Thousands gather to dedicate
new Aggie bonfire memorial

With the sun breaking free from heavy, gray clouds shortly before the start of ceremonies, upwards of 50,000 Aggies and Texas A&M supporters joined together at the site of the tragic 1999 Bonfire collapse to mark the Nov. 18, 2004 dedication of the newly constructed Aggie Bonfire Memorial, five years to the day of the accident in which 12 Aggies were killed and 27 more injured.

“The beauty of these 12 [people], combined with the love and support and caring that has been bestowed on all of us, should convince you that God still has created a beautiful world,” said Jerry Ebanks, father of Michael Stephen Ebanks, who was killed in the collapse.

“Indeed the depth of this love and support has been at once both greatly uplifting and very, very humbling,” Ebanks told a crowd that spanned well beyond the Polo Fields, spilling even into trees as spectators attempted to get a better view of the proceedings. Ranging from babies in strollers to the elderly assisted by walkers, the crowd continued to swell throughout the ceremony.

The massive show of unity was preceded hours earlier by an informal remembrance at 2:42 a.m. — the time of the Bonfire collapse — in which approximately 4,000 members and friends of the Texas A&M family congregated at the memorial site where the poem “We Remember Them” was read before several renditions of “Amazing Grace” broke out among sections of the somber crowd. Both the poem and the hymn harkened back to earlier Bonfire remembrances, including one on the evening of the tragedy five years ago and the other on the first anniversary.

Ebanks, who represented the families of the 12 fallen Aggies, was joined in remarks by Gov. Rick Perry and Texas A&M President Robert M. Gates. Chip Thiel, a Bonfire collapse survivor, Texas A&M University System Regent John D. White and Texas A&M Student Body President Jackson Hildebrand also spoke.

The Texas A&M Bonfire “brought the Aggie family together like nothing else,” Gates said. “Today the Aggie family unites again to dedicate this special place in remembrance and celebration of those lost and injured in the tragedy of five years ago and throughout Bonfire's history.”

Gov. Perry, who worked on the Bonfire while he attended Texas A&M, also shared his thoughts on the Bonfire tradition and said, “I hope a great many come to these grounds and, in the stillness of this place, reflect on the tremendous loss that occurred here that November day, but I hope that they do something more: I hope that as they peer into the portals, they get a glimpse of the soul of Aggieland, a special place of indomitable spirit, of indomitable character, inseparable bonds, enduring goodness and a unique experience.”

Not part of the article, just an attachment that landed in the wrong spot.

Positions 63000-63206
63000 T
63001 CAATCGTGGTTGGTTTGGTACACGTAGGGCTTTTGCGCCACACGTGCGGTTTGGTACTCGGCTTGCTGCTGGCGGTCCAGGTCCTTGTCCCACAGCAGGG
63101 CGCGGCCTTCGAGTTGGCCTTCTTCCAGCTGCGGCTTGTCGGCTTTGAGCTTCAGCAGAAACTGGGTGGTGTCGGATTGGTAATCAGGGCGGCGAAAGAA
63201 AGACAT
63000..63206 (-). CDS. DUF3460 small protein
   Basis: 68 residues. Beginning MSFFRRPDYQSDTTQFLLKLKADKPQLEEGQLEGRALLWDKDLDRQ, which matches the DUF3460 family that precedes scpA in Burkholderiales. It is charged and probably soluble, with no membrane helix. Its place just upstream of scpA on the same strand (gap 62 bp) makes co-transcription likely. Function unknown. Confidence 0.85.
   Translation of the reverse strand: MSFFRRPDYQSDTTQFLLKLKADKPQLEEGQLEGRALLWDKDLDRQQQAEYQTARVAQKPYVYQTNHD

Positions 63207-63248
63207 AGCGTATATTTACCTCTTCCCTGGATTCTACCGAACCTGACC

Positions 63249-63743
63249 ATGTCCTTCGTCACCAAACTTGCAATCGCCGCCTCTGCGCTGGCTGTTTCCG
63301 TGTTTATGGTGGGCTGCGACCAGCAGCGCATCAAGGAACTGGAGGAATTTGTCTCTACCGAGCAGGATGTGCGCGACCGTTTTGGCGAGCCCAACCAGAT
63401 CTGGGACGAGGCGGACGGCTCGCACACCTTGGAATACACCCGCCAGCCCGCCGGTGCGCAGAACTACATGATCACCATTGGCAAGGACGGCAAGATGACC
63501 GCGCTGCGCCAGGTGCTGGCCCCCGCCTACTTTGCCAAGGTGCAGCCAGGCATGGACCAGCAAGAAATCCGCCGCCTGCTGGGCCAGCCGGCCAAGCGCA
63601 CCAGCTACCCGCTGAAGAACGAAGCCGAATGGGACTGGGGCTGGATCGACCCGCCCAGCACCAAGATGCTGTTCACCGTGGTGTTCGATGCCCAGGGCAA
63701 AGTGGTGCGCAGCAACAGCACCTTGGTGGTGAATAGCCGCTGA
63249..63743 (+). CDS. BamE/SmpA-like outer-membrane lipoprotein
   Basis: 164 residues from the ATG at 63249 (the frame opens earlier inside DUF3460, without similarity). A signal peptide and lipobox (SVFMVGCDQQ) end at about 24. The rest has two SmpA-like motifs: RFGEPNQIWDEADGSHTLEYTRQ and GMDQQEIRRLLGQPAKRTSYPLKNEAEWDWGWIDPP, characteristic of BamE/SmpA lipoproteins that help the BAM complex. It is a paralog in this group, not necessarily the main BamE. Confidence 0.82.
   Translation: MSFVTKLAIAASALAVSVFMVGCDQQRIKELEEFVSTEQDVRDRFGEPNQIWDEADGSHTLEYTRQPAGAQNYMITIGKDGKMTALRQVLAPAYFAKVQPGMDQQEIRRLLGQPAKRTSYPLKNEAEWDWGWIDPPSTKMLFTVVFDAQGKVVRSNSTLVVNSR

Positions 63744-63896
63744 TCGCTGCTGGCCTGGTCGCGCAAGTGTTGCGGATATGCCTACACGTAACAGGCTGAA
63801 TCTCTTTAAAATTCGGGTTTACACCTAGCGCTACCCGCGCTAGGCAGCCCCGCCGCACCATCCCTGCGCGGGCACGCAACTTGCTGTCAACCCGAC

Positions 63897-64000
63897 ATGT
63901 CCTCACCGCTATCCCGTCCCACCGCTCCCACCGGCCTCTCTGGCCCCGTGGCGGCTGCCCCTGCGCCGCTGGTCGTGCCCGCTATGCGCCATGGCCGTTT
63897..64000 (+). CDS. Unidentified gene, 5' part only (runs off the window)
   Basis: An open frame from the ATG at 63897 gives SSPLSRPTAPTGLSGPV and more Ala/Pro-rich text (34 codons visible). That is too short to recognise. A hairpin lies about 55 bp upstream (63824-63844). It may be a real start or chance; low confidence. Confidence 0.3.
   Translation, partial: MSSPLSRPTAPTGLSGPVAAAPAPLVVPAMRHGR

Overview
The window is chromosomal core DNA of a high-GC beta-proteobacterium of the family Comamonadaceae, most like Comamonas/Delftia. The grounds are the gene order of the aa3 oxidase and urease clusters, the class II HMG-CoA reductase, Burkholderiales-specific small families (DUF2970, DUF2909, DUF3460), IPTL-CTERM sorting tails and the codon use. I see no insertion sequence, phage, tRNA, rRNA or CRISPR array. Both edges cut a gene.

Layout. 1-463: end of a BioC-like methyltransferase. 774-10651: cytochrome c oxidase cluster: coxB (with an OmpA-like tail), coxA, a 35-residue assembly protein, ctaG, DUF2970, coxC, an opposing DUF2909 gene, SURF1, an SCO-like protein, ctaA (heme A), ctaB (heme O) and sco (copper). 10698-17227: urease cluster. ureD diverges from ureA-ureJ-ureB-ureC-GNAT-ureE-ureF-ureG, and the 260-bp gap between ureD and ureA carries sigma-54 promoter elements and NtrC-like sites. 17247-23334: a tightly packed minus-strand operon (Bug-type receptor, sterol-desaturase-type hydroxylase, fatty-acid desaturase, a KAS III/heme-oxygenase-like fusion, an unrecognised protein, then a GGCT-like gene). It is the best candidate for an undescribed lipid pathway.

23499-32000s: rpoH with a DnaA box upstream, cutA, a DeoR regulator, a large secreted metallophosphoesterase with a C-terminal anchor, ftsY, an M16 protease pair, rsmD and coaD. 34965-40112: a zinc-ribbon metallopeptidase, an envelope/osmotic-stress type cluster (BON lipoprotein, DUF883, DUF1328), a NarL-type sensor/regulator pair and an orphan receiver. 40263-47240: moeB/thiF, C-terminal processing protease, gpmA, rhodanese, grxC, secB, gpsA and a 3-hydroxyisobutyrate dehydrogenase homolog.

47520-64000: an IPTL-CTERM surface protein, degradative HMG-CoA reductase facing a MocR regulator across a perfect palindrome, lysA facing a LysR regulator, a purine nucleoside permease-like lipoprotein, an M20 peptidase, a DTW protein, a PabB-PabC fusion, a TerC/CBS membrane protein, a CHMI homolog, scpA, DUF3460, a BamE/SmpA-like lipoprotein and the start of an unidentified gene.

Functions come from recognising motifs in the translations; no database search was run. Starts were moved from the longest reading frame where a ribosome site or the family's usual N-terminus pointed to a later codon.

“Through the ages, the Aggie Spirit has been radiant in times of triumph and joy and refined during the tragic. It is a spirit that is evident in all times and in all ways,” he said.

Thiel shared his experiences with Bonfire and described the Bonfire as a tradition the deceased Aggies knew and loved. He recalled leaving the stack many times before the collapse with his fellow classmates “tired but proud to be Aggies and united by that fire.”

Presenting the memorial to President Gates, White noted that the memorial is a symbol of something much more important and enduring than the physical Bonfire. It represents, he said, the bond that all members of the Aggie family have with one another.

Hildebrand urged the audience to always live their lives with honor because “our paths must be worthy of their memory,” he said.

Comprised of three main elements — Tradition Plaza, History Walk and Spirit Ring — the Bonfire Memorial honors the lives and dedication of the 12 Aggies killed and 27 injured in the tragic collapse of the 1999 Bonfire. It also celebrates the tradition and history of Texas A&M and the heralded Aggie Spirit. Through its symbolism, the memorial tells the story of that spirit, with its deep sense of belonging, strong ethic of teamwork and leadership and enduring tradition that unites generations of Aggies.

Selected from nearly 200 entries in a year-long international competition coordinated by faculty in the Department of Landscape Architecture and Urban Planning of Texas A&M's College of Architecture, the memorial design was the unanimous choice of a jury whose members included leading design professionals, family representatives and Texas A&M student, faculty and alumni representatives.

— The End —

January 10, 2005

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